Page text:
Friday, June 30, 2017

Local Articles on Homelessness

Greetings!

Here are some articles you may have missed concerning "Housing First"(most recent on top)

Juneau’s Housing First opening delayed until September


GRANDE PRAIRIE SEEING SUCCESS WITH HOUSING FIRST PROGRAM

Madison's biggest attempt at Housing First for homeless produces hope and unease


Move in Day: Amarillo Housing First Furnishes Homeless Woman's New Home

Advocates tout success of Housing First in fight against homelessness

Amarillo Housing First cleans up with car wash fundraisers

HUD makes $2 billion available to homeless programs: encourages Housing First


lnspira Donates $50K to Help End Homelessness in South Jersey County by 2020

Grand Forks LaGrave on First project set for groundbreaking as soon as August


Housing first, then personal transformation for the homeless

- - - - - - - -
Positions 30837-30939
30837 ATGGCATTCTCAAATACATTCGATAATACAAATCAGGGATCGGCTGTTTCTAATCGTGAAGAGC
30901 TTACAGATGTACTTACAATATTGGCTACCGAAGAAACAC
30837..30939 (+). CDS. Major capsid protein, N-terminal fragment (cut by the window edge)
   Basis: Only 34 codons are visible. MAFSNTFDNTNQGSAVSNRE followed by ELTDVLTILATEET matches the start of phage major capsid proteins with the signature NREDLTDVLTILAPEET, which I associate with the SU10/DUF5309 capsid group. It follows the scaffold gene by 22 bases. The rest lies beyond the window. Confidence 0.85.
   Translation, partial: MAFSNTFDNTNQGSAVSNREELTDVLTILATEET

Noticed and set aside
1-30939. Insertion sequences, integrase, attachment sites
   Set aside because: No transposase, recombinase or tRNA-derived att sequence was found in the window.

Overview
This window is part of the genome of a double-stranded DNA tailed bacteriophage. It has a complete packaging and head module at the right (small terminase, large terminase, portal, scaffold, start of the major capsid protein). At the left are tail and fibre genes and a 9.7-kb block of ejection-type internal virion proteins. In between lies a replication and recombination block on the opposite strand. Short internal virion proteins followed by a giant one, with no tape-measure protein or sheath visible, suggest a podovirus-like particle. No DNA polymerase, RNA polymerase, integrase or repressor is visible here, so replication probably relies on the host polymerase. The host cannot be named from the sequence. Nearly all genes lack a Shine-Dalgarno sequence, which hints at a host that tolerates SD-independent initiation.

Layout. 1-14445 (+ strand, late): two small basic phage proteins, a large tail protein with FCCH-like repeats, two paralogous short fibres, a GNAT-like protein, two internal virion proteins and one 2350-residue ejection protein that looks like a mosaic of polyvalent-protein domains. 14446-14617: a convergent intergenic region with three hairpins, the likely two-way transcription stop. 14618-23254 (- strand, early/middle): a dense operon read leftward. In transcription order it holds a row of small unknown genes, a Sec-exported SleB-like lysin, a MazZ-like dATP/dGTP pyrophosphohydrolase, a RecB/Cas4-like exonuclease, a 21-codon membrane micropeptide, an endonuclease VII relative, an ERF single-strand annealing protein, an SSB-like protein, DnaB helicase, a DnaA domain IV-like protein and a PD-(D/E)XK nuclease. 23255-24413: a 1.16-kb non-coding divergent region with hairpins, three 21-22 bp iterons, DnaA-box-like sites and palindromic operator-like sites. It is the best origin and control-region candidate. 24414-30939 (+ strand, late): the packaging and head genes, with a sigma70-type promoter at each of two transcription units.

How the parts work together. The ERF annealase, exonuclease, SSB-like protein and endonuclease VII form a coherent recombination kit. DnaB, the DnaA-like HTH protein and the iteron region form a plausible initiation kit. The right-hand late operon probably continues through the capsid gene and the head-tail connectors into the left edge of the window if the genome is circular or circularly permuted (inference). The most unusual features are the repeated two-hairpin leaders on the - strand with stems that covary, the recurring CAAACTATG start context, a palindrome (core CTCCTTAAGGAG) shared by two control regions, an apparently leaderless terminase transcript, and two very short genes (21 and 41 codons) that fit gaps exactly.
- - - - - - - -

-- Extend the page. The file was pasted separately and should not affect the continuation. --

Three year Housing First - San Diego plan kicks off


Housing people fast is five times cheaper than homelessness - here's why

Seattle City Councilman says ‘Housing First’ is Key to Solving Homelessness. But Is That the Answer?


Will County Declares and End to Homelessness for Veterans


Is This Complex Affordable Housing Deal a Promising Model or a Unicorn?

Group tackling homelessness one person at a time

Program to Spur Low-Income Housing Is Keeping Cities Segregated

Creating a Home for L.G.B.T. Seniors in New York City

House Republicans want to kill a key federal housing policy. City Hall is not happy

The Disappearing Downtown Shelter


Advocates tout success of Housing First in fight against homelessness

‘Housing First’ only process that’s proven to rapidly end homelessness

Don't Abandon Housing First

Ted Yoho urges Ben Carson to reverse Obama-era ‘Housing First,’ reinstate homeless shelter funds


Madison's biggest attempt at Housing First for the homeless produces hope and unease

Homeless cleanups in L.A. have surged, costing millions. What has been gained?